Robinson handed off the baton to Jonathan Torman, then he gave it to Conner Lamb and the anchor leg was run by Dylan Rich, a state champion last year in the open 800 and 1,600.

In fact, Buffalo coach Richie Wyant asked his lead runners to stay within a reasonable distance the first three legs so Rich didn't have to wear himself out completely trying to overcome a disadvantage, allowing him to save a little gas for the 3,200 later on Friday.

"We wanted to get out to a lead as big as we could,'' Robinson said, "because we knew Charleston Catholic, Doddridge and Williamstown would all be a threat from the regional meet. We knew that from where Dylan got the baton [10 yards back] that we had it won.''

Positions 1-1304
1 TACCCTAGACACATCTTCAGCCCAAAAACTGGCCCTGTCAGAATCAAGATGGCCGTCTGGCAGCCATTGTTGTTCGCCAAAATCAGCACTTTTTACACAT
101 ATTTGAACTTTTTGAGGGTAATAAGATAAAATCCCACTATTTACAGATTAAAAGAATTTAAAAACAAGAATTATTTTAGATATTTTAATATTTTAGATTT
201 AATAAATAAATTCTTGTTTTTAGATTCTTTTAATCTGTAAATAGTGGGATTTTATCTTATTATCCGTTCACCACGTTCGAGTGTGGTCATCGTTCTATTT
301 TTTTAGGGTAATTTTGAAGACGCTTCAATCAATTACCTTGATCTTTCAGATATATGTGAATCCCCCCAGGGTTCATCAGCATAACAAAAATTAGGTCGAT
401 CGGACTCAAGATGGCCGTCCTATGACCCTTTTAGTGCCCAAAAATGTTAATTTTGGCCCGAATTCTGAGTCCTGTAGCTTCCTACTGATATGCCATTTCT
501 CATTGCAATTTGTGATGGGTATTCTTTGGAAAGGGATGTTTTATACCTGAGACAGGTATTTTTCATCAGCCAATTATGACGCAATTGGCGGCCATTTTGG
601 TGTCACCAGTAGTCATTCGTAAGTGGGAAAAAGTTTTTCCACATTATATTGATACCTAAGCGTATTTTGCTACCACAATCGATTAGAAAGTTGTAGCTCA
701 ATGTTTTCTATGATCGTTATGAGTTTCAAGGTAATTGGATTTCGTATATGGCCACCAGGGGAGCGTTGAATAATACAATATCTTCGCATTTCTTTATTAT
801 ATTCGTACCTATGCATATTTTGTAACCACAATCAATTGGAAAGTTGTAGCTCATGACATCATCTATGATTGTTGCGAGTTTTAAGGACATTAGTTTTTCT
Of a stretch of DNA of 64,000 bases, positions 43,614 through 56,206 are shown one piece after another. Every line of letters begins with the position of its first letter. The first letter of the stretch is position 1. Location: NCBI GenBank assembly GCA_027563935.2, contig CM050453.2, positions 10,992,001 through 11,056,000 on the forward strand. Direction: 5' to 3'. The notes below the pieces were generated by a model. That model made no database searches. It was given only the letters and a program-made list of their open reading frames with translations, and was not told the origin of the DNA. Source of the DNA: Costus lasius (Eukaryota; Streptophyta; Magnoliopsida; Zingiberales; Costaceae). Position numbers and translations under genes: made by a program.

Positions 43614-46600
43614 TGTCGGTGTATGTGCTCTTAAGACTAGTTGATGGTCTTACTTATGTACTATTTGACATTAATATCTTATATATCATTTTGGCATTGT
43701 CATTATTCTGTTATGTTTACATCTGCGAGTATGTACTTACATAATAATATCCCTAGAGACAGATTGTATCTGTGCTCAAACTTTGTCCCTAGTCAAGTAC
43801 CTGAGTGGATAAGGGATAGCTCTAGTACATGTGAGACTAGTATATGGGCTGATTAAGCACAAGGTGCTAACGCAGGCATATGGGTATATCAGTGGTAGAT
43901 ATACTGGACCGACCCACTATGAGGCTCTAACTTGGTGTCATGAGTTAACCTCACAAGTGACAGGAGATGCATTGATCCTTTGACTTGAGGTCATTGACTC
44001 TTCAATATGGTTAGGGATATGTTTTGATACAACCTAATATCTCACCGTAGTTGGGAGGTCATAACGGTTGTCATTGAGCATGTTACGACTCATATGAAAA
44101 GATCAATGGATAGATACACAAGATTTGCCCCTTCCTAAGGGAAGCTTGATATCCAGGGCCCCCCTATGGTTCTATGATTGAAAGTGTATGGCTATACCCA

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  • A real showdown is brewing in the Class AAA girls 100-meter high hurdles finals at about 1:05 p.m. today.

    All year long, defending champion Emily Godwin of Buckhannon-Upshur, a North Carolina recruit, has kept a small lead over St. Albans sophomore Anacia Hines and beat Hines by a good margin in an early season meet at Laidley.

    But over the past few weeks, a wild card has been thrown into the mix with John Marshall freshman Tori Derrow, who has run times faster than anyone.

    "I haven't been running hurdles that much,'' Derrow said after running in the trials on Friday. "I haven't run them since seventh grade. But I built my way back to the place I had to be and kept training hard.''

    Coming into the state meet, Derrow's best time was 14.82 seconds, Godwin's 15.08 and Hines' 15.11. In last week's regionals, it was even closer - Godwin 15.08, Derrow 15.11 and Hines 15.21.

    "I'm very excited and ready to run against her,'' Hines said of meeting Godwin again. "I've been waiting all year because my first race I ran against her, I didn't do too good. But I feel very confident this time.''